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Nesting in Adobe Premiere Pro

Clay Asbury
By Clay Asbury

Nesting clips in Premiere Pro allows you to use an entire sequence as a clip.  When used correctly, nesting clips is a great way to save time and cut down on complexity in your video editing.

Adobe Premiere Pro

A common use of nesting in Premiere Pro is to combine a series of short sequences into one master sequence.  This is especially useful if you’re working with a long-format project (multiple acts for instance) or a project that naturally falls into different sections (perhaps a series of interviews).  By doing each section in it’s own nested sequence the project may become more manageable.

Nesting is also useful if you’ve created a series of videos that need to be combined for final delivery.  For instance, say you’re working on a project that consists of 3 unique videos.  The client may want you to deliver each stand-alone video, as well as one ‘master video’ that plays each back-to-back.  Nesting sequences in Premiere Pro into a master sequence would be very handy for this!

Assembling Sequences into a Master

In this example I have three sequences in Premiere Pro:  Ready for Work, Office and After Work.

I select the Ready for Work sequence and drop it onto the ‘new item’ icon. This creates a new sequence that matches my setting of the first sequence.  I rename this duplicate sequence “Master”.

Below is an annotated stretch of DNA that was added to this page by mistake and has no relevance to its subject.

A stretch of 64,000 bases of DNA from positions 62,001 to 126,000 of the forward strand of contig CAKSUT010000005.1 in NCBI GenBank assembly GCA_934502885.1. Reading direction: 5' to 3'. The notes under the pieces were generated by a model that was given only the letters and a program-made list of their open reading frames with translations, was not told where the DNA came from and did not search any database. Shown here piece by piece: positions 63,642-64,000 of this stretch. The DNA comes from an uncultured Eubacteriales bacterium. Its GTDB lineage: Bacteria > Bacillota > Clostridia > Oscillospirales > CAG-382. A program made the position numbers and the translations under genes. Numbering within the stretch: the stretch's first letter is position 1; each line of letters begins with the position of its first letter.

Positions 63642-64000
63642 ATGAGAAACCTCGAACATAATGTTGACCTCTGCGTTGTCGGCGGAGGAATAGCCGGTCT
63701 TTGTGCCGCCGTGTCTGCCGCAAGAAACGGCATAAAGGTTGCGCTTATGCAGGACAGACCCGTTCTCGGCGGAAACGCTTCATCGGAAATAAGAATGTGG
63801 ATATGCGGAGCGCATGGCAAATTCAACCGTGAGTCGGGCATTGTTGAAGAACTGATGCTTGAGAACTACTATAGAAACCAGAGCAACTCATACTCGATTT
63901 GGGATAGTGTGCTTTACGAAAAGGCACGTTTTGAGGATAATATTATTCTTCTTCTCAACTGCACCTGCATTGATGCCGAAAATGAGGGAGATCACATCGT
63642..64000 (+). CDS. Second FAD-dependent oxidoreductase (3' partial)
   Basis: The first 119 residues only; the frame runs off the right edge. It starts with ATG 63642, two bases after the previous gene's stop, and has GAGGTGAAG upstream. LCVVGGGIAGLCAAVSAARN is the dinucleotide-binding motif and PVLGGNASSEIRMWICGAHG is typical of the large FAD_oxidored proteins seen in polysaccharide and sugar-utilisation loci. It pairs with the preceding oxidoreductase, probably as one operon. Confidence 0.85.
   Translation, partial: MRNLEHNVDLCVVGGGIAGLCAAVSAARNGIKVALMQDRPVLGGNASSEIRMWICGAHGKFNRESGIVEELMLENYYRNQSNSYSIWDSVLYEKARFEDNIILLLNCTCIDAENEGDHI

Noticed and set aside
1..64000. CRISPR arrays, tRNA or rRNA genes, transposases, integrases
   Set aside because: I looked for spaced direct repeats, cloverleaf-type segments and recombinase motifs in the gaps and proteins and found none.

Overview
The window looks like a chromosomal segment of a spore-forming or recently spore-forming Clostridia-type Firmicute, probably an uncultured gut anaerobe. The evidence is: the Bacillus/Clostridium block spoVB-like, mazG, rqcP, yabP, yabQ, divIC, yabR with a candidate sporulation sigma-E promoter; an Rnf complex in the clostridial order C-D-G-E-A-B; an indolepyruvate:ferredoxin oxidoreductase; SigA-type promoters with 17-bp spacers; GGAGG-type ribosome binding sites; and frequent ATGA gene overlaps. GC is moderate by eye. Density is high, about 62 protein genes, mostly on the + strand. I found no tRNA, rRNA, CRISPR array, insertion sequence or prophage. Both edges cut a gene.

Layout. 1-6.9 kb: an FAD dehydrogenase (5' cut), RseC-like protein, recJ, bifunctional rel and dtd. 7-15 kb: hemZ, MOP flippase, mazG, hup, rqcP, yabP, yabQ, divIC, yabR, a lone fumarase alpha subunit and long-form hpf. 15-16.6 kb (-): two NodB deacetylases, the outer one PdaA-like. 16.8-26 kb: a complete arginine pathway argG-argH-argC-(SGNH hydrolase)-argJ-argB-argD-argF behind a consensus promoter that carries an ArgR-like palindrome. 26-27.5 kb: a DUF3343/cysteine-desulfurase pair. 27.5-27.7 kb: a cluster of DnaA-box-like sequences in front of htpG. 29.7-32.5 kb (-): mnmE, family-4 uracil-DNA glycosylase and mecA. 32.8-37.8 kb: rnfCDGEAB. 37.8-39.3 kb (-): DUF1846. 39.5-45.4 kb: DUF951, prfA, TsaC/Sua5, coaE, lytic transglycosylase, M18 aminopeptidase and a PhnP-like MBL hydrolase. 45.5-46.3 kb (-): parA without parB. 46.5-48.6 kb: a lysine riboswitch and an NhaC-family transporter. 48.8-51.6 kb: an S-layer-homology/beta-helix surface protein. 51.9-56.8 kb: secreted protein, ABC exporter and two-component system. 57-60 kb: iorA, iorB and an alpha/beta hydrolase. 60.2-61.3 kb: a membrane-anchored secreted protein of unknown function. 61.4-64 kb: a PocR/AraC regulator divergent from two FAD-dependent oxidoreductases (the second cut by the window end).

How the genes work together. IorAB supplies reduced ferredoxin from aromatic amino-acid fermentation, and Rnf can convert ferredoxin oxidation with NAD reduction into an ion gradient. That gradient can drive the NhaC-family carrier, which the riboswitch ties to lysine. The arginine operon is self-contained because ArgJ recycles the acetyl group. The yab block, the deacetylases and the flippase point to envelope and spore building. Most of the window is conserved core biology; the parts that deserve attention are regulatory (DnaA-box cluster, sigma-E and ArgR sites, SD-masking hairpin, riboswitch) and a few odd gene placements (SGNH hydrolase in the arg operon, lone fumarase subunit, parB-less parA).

New Item Icon

Opening up the Master sequence you’ll see the Ready for Work sequence is green (see below).  This is a visual sign to signify that it is currently nested.  Now, if you want to make changes to Ready for Work while it is nested in the Master sequence, you simply have to double click it.  It will then open it up in it’s original Premiere Pro sequence.


Nested Sequence


Nested Sequence

Now we’ll drag the the other 2 sequences into the Master sequence.  As these sequences are now nested they too will appear as ‘clips’ in the Master sequence:

Nested Sequences

Nesting Clips Already in a Sequence

With nesting, you’re not confined to only bringing sequences into sequences.  You can also nest a series of clips in a current sequence to break your edit up into smaller chunks and make it more manageable.

To nest clips in your Premiere Pro sequence, first highlight the clips.  Then, right-click them and choose “Nest”.  When you do this these clips are automatically converted into a new sequence.

Right Click and choose Nest

Rename the sequence in the project to something more descriptive than “Nested Sequence 01”.

Double click to step into the nest and work on those clips.

Clips Nested in a Sequence

Nesting is useful if you’re wanting to apply an effect to a group of clips.  You can drop an effect onto a nested sequence in a Premiere pro timeline.  To modify an effect put on a nested sequence, drag the sequence to the source window.  Then, in the source window adjust the effect settings in the “Effects Control” panel.

Nesting, when used correctly, can be a big timesaver in your post production work (keeping you more organized – and sane!)  Word to the wise however, when it’s done haphazardly it can quickly become a train wreck (misplacing clips in nested sequences, timing issues, etc).

As with any aspect of video editing it pays to be methodical.  If you’re going to nest clips or sequences while video editing, make it work for you!

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